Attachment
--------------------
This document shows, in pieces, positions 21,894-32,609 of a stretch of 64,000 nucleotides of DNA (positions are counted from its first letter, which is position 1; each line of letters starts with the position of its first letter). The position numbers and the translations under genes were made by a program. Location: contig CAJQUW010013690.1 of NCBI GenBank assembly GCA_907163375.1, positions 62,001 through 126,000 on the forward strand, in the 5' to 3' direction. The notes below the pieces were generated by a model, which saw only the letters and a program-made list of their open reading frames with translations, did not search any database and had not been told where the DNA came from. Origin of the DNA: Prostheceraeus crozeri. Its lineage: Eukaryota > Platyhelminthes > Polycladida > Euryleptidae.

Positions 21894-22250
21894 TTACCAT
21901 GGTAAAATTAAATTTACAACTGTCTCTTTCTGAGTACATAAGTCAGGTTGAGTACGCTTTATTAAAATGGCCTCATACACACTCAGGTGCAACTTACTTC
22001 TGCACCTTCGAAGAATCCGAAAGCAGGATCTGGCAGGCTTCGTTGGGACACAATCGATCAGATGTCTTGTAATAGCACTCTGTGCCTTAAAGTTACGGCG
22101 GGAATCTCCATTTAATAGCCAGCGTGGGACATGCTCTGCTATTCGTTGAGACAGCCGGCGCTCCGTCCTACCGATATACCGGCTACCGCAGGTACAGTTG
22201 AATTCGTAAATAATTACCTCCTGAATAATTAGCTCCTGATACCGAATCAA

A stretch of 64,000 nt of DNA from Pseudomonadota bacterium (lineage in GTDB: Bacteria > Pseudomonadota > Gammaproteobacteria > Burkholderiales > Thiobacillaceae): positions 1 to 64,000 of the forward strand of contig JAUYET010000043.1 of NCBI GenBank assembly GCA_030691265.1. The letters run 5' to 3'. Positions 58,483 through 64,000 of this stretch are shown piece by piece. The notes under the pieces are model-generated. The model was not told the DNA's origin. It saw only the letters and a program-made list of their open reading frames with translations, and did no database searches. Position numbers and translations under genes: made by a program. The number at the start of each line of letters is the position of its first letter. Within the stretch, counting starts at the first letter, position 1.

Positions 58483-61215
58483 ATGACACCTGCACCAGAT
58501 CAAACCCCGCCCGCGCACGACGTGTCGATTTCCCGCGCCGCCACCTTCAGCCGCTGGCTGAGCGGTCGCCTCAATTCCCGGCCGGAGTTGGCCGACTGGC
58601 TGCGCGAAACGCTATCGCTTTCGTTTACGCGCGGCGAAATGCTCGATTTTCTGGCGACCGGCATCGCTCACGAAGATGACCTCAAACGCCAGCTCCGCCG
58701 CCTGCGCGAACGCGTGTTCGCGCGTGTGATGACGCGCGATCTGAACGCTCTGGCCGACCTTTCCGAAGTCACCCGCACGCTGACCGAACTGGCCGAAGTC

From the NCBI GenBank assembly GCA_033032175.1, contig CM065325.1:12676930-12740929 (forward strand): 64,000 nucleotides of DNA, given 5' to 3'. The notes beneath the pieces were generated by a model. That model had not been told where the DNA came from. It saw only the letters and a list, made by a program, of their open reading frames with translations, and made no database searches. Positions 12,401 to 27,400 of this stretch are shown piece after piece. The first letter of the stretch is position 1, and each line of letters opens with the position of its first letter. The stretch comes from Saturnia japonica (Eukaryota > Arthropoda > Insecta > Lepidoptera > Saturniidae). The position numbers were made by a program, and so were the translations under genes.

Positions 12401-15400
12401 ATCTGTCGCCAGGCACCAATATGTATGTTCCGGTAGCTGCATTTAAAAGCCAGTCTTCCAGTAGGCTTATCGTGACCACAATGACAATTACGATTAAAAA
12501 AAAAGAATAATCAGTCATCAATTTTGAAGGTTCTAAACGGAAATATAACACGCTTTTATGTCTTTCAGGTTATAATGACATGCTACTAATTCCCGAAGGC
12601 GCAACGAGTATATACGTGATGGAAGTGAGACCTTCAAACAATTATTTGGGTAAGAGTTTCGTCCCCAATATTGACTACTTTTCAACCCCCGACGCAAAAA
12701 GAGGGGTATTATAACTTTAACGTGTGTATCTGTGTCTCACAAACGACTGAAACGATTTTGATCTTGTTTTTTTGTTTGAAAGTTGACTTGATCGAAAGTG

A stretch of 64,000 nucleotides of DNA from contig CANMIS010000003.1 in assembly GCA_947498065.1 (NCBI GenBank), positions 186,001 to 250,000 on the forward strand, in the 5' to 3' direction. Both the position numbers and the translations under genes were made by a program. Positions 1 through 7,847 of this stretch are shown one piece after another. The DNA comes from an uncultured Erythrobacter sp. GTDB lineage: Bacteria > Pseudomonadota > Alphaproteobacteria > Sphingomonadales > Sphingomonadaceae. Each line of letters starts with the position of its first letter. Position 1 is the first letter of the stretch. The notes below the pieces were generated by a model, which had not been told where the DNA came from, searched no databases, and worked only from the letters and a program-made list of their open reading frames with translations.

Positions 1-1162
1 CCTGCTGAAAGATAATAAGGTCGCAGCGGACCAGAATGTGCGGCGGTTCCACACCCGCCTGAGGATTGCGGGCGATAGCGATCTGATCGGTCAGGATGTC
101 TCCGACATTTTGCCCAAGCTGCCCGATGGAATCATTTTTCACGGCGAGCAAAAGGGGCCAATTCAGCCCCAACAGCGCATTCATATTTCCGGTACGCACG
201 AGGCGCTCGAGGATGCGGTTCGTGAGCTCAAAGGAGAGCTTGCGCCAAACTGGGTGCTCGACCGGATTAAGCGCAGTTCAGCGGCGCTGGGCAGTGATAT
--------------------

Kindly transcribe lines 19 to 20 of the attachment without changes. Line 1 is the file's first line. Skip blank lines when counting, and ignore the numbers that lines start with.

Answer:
12701 GAGGGGTATTATAACTTTAACGTGTGTATCTGTGTCTCACAAACGACTGAAACGATTTTGATCTTGTTTTTTTGTTTGAAAGTTGACTTGATCGAAAGTG

A stretch of 64,000 nucleotides of DNA from contig CANMIS010000003.1 in assembly GCA_947498065.1 (NCBI GenBank), positions 186,001 to 250,000 on the forward strand, in the 5' to 3' direction. Both the position numbers and the translations under genes were made by a program. Positions 1 through 7,847 of this stretch are shown one piece after another. The DNA comes from an uncultured Erythrobacter sp. GTDB lineage: Bacteria > Pseudomonadota > Alphaproteobacteria > Sphingomonadales > Sphingomonadaceae. Each line of letters starts with the position of its first letter. Position 1 is the first letter of the stretch. The notes below the pieces were generated by a model, which had not been told where the DNA came from, searched no databases, and worked only from the letters and a program-made list of their open reading frames with translations.